I did make it around the block a few times. Then on about the fifth circuit, I had what remains my closest encounter with a serious wreck. I had to make a left turn uphill from a stoplight and stalled several times. This frustrated me, so I vowed I wouldn’t stall the next time and gunned the throttle.

The bike took off. Of course, all I needed to do was either let go of the throttle or pull in the clutch. But in my panic, all I did was squeeze tighter. I careened toward a parked SUV and was already becoming angry with myself for wrecking the bike after owning it for an hour. As I flinched for impact, I instinctively leaned away from the SUV. This was just enough to steer me slightly away from it. I skirted the vehicle so closely I felt it brush my hand. But I made it. Barely.

I then began a rigorous skill development program. I rode every day, only moving on to the next level of difficulty when I felt comfortable with the previous one. First was riding around my neighborhood at 15–20 mph. Then short forays on 35 mph back roads at low traffic times. Then I took trips into town at low traffic times and trips on roads with 40–45 mph speed limits. Then it was on to rides at higher traffic times and trips over the mountain ridges on a few of the less challenging roads. Next, it was on to major roads and interstates during low traffic times. Eventually, I inched into busy interstates, rides into cities, a few rides at night, a few rides in the rain and mountain crossings on the twistier routes.

I vividly remember the first ride where the thought, “Hey! This is fun!” crept into the terror that normally accompanied each ride. I remember the first time I pulled back into my garage at the end of a ride and did not think, “I cheated the devil again!” I was getting comfortable enough on the motorcycle that I actually expected to live through a ride. I remember the first time I rode on a 65 mph divided highway – I was squeezing the grips so hard I had to pull off at every exit and rest my hands.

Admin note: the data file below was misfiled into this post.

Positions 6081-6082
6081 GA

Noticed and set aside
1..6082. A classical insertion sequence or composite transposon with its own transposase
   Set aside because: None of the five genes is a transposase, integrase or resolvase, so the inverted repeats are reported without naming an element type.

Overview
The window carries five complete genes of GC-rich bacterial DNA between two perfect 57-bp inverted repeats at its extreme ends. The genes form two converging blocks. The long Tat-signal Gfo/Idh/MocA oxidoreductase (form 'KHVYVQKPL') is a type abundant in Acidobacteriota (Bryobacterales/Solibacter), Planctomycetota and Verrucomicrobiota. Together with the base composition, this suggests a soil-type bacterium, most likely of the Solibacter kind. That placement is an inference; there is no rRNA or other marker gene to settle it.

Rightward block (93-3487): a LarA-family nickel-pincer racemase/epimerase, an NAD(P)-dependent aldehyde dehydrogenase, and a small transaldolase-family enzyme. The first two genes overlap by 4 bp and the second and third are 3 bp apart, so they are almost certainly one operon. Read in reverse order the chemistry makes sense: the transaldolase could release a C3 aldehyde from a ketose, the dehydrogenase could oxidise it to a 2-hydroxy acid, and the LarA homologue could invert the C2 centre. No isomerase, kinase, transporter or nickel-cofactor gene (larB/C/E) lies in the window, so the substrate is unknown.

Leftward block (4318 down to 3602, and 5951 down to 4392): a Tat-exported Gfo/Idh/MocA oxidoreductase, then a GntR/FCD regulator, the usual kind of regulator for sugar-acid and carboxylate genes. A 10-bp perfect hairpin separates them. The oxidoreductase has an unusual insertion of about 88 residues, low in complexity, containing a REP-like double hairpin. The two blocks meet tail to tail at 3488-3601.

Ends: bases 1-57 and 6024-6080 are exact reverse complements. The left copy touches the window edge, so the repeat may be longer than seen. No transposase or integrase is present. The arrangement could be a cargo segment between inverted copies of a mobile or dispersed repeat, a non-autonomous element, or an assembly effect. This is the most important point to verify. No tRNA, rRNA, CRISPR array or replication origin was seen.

After about a month, I had 600 miles under my belt and was able to get into the Basic Rider safety course. To my utter amazement, I failed. According to the instructor, I went too slowly through the tests. I was shocked and angry. I jumped back on my bike, popped back on the interstate and came home.

Throughout the rest of the summer, I continued to practice, including parking lot sessions doing the exercises from the course. I also went to the Department of Motor Vehicles to take the test there for my M class license. It was a disaster. I lost my composure and stopped half way through. Another flunk.

But I was determined to both pass the safety course and get my license so I could ride to work. I expected to fail, but figured the additional coaching would help me. I dropped my bike during one of the exercises and had to have it lifted off of my foot, but I felt more and more in control as the day went on. After the coach compiled the test results, he said, “Unfortunately, not everyone passed.” Since I was expecting that, I began to walk away. Then to my surprise, I heard him call my name. I’d somehow passed.

By the summer’s end, I had a couple of thousand miles under my belt. I had my safety course card, and I had earned my M class license when I retook the test from the DMV. I’d also accumulated a mountain of gear as I searched for the perfect helmet, gloves, jacket, boots and pants. I was, sort of a rider.

I owned the F800ST for two years and put about 32,000 miles on it before trading for an R1200R. I still see the old one around town and some day will get a chance to talk to the new owner. For me, it clearly was a gateway drug – the R is my favorite possession of my entire life. I get in over 20,000 miles a year. I made it to the 2011 Bloomsburg Rally (but left because it was too cold). I’ve been able to explore nearly every twisty, isolated road in Pennsylvania, combining my passion for riding with my passion for photography (see my photos on my blog at I’m certainly a different and happier person than the one who almost smeared himself on an SUV in his first hour of riding.